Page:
why kids should garden

why kids should garden

Lars saw me cutting Zinnias in our garden and was eager to help. Luckily, we had some latex gloves lying around so he could "operate" safely. But this got me thinking about how Lars is at a stage where he imitates the grownups around him – namely his parents, me and Gerald. I find this exciting and frightening at the same time. Whatever we do or say comes right back at us. Just last week Lars said "Jesus Christ" when he dropped something in the car. That stopped me in my tracks – there was no one to blame except myself, the resident swearer. And yes, it could have been worse (given my propensity for expletives), but hearing something so grown up coming out of a three year old was just plain freaky.

As a result, Gerald and I made a decision: there is no more bitching about bad drivers, swearing at corporations keeping me on hold for twenty minutes, griping about long lines and slow service at the post office, or just outright swearing for the heck of it. In short, I am a lot more careful about what I do or say because there is a mini-me running around the planet echoing all of it, good and bad.

But this is not the real point. The real point is that I have an opportunity here, not to just take away negative language and attitudes, but to add in more creative and positive behavior.

Like gardening.

Which I think is really important – even vital – for kids to experience and learn about. And here is why:

LEARNING ABOUT FOOD  Most of our food is processed, boxed and bagged. This has created a disconnect between our food and its source. A lot of kids don't even know what ordinary fruits and vegetables look like, which means they probably aren't eating them at home or in school. Check out Jamie Oliver's Vegetable Test where first-graders (that's age six) can't name a tomato or potato, let alone "complicated" vegetables like beets and carrots. Yikes.

SPENDING TIME OUTSIDE  This one makes me sound old: back when I was a kid we didn't have fancy gadgets to play with – we had to play outside, making our own adventures building forts, climbing trees, catching frogs and swimming in ponds. This may sound suspiciously Tom Sawyer and Huck Finn-ish, but I swear the outdoors is really like this: made for adventure. At least where I grew up, far outside of suburbia. And although this outside world still exists, it may be hard to come by for lots of suburban and city dwellers. Which is why it is even more important to get outside (even a roof or balcony garden counts) and spend time with our natural world.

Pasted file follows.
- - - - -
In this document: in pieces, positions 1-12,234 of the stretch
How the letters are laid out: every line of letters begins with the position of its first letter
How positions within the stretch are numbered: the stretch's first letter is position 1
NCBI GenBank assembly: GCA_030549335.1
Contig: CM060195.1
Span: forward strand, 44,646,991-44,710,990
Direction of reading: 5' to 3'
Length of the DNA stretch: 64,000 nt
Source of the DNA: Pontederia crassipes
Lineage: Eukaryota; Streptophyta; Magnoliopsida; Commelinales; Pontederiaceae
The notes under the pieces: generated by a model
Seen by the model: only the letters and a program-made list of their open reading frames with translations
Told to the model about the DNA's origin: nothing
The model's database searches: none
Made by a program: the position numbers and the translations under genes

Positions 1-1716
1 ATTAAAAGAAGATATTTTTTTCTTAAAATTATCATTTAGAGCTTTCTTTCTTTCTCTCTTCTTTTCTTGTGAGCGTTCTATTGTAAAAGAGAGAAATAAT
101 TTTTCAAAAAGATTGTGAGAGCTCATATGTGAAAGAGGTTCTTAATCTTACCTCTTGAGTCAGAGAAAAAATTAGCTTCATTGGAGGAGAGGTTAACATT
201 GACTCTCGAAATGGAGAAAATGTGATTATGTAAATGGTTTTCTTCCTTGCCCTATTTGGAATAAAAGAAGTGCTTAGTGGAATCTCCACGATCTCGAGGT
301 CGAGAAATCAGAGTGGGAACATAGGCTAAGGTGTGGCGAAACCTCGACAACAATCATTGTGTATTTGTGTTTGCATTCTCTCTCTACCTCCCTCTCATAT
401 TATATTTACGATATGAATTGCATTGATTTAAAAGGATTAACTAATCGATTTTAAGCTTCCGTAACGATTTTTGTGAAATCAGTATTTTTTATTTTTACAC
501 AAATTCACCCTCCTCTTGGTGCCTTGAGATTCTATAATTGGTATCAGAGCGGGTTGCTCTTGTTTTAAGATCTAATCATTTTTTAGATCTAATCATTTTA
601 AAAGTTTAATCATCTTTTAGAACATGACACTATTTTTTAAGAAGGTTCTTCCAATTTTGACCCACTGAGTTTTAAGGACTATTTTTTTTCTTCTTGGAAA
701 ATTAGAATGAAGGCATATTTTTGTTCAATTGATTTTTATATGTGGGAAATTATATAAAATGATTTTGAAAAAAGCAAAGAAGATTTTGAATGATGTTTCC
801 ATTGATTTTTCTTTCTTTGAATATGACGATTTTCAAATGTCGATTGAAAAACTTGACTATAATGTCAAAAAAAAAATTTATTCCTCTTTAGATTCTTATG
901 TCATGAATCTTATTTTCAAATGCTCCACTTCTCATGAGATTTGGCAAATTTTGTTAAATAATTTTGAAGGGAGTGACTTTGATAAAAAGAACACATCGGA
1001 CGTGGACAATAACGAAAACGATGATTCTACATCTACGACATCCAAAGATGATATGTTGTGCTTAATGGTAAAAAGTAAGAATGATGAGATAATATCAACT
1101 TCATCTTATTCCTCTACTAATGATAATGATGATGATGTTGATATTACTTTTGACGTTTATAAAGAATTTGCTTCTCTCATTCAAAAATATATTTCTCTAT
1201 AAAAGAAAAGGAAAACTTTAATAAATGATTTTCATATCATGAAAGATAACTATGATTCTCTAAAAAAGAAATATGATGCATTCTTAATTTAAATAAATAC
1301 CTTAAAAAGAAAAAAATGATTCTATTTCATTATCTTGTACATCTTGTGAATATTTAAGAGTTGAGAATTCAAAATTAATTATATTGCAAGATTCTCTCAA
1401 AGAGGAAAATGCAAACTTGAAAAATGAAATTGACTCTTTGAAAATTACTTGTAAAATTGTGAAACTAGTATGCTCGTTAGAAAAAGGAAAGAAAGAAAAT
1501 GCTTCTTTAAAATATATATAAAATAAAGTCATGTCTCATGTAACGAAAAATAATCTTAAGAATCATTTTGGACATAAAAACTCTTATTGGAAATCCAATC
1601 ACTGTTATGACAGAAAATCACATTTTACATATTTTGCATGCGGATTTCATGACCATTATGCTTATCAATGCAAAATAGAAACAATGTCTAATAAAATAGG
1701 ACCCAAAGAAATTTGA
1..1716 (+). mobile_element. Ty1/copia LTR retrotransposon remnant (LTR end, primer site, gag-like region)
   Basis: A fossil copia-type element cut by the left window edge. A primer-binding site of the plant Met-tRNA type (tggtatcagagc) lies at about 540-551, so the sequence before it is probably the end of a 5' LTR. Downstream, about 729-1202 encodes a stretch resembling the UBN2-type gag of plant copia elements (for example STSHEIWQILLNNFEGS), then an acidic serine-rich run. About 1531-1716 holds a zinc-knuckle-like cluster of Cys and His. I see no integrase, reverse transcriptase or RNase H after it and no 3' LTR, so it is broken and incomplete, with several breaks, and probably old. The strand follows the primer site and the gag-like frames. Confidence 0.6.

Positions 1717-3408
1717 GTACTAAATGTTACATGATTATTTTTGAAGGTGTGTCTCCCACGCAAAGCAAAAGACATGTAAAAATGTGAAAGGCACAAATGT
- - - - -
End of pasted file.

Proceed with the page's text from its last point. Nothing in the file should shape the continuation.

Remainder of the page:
EXPERIENCING NATURE  When kids garden they learn about plants, dirt, sun, water, bugs, weeds, sticks and all the other things that we call "nature." And without nature we are lost (just watch WALL•E to see what a nature-less future holds, or read a more advanced and educational book on the subject, Living Through the End of Nature).  And the more kids learn about nature, the more they learn about themselves. Because how plants grow is how humans grow. Learning how bees pollinate and plants germinate matters, because food matters, nature matters and life matters.

IT'S HEALTHY  Like I said, gardening happens outside, and that means fresh air (which has life-giving oxygen in it) and sunshine (which gives humans vitamin D, a necessary mineral for bone growth) and dirt (which has healthy bacteria for building immune systems). There is also a ton of research showing that spending time in nature relieves stress, depression, symptoms of ADHD and makes people live longer. Sounds like a good deal for playing in some dirt.

So, while I'm watching my language and "potty talk," I will also be gardening with Lars as often as I can. Because everything that we do makes a difference, even growing (or operating on) some Zinnias.

hand-knit scarf: behind the scenes

hand-knit scarf: behind the scenes

monochrome experiment for pottery

monochrome experiment for pottery

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